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Children’s commissioner seeks to explore children’s priorities post-COVID

The largest ever consultation undertaken in England has been launched by the children’s commissioner for England.

The ‘Big Ask’, which seeks to explore what children’s priorities are for improving childhood post-COVID, will run from April 19th to May 19th and will form the basis of Dame Rachel de Souza’s ambitious Beveridge-style report due to be published later this year.

Dame Rachel de Souza, Children’s Commissioner for England, said: “It is time to give something back to children after the huge sacrifices they have made during the Covid pandemic. ‘The Big Ask’ will ask millions of children in England to tell us what life is like for them, what their hopes and ambitions are, and what is holding them back.

‘The Big Ask’ will be made available to every school in England, with schools encouraged to use it during classes and assemblies. It will be accompanied by an online assembly introduced by England and Manchester United footballer Marcus Rashford and will also be available via the Oak National Academy.

The survey will be available online until May 19th and available to any child who can access the internet. It will also be made available to organisations and services working with children including schools, youth groups, local authorities, charities who work with children and young people, Children in Care Councils, children’s homes, children’s mental health services, youth justice settings, community groups and others.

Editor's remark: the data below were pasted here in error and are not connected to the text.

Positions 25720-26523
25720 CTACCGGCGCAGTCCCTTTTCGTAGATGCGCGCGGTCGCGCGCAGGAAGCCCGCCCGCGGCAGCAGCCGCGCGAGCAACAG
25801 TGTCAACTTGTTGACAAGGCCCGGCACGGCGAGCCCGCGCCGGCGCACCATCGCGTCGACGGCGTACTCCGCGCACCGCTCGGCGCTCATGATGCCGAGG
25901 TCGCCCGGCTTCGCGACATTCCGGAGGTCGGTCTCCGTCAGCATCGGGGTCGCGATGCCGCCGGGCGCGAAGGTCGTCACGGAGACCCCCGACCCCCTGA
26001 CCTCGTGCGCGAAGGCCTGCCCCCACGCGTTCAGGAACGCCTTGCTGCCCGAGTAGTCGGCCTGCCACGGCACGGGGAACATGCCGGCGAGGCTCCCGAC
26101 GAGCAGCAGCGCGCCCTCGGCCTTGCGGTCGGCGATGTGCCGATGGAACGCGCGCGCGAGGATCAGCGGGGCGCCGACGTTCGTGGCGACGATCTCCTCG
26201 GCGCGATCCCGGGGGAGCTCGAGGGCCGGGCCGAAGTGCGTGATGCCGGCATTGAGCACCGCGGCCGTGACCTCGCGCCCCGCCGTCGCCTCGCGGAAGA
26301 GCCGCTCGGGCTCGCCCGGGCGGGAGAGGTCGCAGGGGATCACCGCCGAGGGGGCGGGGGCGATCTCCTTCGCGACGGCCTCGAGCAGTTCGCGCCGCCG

The Children’s Commissioner will be running focus groups with different communities and groups of children, which will include talking to parents and carers, to ensure that the experiences of babies and pre-school children are captured. There will also be focus groups for children with Special Educational Needs or Disabilities or other complex needs.

Rachel de Souza will also be visiting schools to speak with children about their experiences of the pandemic and to hear about their hopes for the future. Schools in Bedfordshire, Cumbria, Yorkshire, Norfolk, the Midlands, the South West and London will be included in the children’s commissioner’s tour.

Any answers provided are completely anonymous as the survey does not ask for any directly identifiable information.

Ms de Souza said: “I hope that every parent and carer, every teacher and anyone who works with children will encourage children to take part in this big, exciting opportunity. I want ‘The Big Ask’ to be the biggest survey of children ever carried out in this country so that we can better understand what children want from the people in power and those who make decisions about their lives.

“What children tell us will be at the heart of my Childhood Commission and ‘Beveridge-style’ blueprint for government and others to tackle some of the generational problems that have held back too many children for decades,” she concluded.

The Big Ask is available here.


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